While many employers sponsor savings bond purchase programs, they have become relatively less popular over the years as alternative tax-favored investment vehicles became available, such as traditional IRAs, Roth IRAs, and employer-sponsored retirement plans. Still, savings bonds would appear to have been a widely available savings option for many taxpayers with advantages similar to MyRAs. For the success of MyRAs, it will be important that employers offer MyRAs along with their current savings bond programs, or even that MyRAs bring more employers into the fold. It will also be important that employees not otherwise participating in a retirement plan perceive attractive features to the MyRA not currently available with government savings bond purchase programs, with tax-free distributions being a major possible additional incentive.

COMPARED TO ROTH IRAS

One problem with very small retirement accounts is that private financial firms do not want the administrative headaches of dealing with very small sums of money. Traditional IRAs and Roth IRAs attract private interest because, even though the annual additions may be small, the potential for significant accumulations over the years is great.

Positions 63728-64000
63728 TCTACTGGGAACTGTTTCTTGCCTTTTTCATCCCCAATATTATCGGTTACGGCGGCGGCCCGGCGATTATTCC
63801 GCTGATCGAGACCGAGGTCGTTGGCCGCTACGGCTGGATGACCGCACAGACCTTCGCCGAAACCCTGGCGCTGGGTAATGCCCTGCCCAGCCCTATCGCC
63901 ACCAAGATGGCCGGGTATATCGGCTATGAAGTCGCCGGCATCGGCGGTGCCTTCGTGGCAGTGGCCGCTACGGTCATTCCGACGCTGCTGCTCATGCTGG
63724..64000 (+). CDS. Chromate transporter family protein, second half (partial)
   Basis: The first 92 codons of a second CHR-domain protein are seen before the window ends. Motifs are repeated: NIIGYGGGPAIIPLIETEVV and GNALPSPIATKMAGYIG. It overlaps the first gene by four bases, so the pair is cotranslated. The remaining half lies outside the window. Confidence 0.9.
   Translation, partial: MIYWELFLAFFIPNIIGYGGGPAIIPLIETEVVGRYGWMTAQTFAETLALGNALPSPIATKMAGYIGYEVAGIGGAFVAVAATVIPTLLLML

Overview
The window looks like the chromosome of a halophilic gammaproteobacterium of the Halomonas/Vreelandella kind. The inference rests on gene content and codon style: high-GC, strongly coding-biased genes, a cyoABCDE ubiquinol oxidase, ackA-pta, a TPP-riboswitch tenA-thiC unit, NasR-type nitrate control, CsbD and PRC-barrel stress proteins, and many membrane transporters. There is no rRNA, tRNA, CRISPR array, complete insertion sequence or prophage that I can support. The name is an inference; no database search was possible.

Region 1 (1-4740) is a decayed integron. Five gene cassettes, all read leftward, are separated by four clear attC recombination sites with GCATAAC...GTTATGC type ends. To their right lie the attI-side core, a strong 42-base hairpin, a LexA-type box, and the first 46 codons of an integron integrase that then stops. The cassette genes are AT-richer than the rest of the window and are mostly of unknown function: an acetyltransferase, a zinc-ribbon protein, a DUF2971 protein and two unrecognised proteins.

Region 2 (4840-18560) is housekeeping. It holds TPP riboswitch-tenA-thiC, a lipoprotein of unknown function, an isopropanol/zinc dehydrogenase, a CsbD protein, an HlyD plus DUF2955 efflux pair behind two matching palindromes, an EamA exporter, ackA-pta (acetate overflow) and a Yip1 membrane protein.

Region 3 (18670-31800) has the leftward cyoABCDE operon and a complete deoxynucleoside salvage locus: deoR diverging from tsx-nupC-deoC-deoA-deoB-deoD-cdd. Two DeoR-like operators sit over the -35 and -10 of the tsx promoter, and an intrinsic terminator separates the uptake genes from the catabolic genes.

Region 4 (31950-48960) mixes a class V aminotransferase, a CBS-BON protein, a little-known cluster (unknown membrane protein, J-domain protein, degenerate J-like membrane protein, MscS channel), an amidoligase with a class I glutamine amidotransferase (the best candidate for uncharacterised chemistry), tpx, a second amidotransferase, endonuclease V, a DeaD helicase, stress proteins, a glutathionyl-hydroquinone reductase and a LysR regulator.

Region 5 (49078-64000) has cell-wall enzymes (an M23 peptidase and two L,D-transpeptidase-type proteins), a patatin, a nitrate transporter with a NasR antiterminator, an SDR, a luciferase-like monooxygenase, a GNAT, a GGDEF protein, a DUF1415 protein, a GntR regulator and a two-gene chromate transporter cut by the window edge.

The $5-per-pay-period contribution minimum for MyRAs is likely to be too low to attract much private financial firm interest. By putting the government behind the MyRA until the fund reaches a sufficient size to be rolled into a Roth IRA at a private institution, the administration hopes that a savings habit will be developed among taxpayers where it does not currently exist. Of course, the government will bear the administrative costs for these small accounts that the private sector did not want to bear.

One important aspect of contributions to traditional IRAs, Roth IRAs and qualified retirement plans for lower-income taxpayers is that those contributions qualify for the Saver's Credit. The credit is a maximum of 50 percent of the amount of the contribution each year, up to a maximum contribution of $2,000, making the maximum credit $1,000. The percentage phases down as income goes up. Because MyRAs are being created under the Treasury's savings bond authority, it is not at all clear that they would qualify for the Saver's Credit, which might be a major disadvantage as compared to Roth IRAs. It might take congressional action for MyRAs to qualify for the Saver's Credit. Because the Saver's Credit is nonrefundable, it has also had relatively limited impact in getting lower-income taxpayers to save.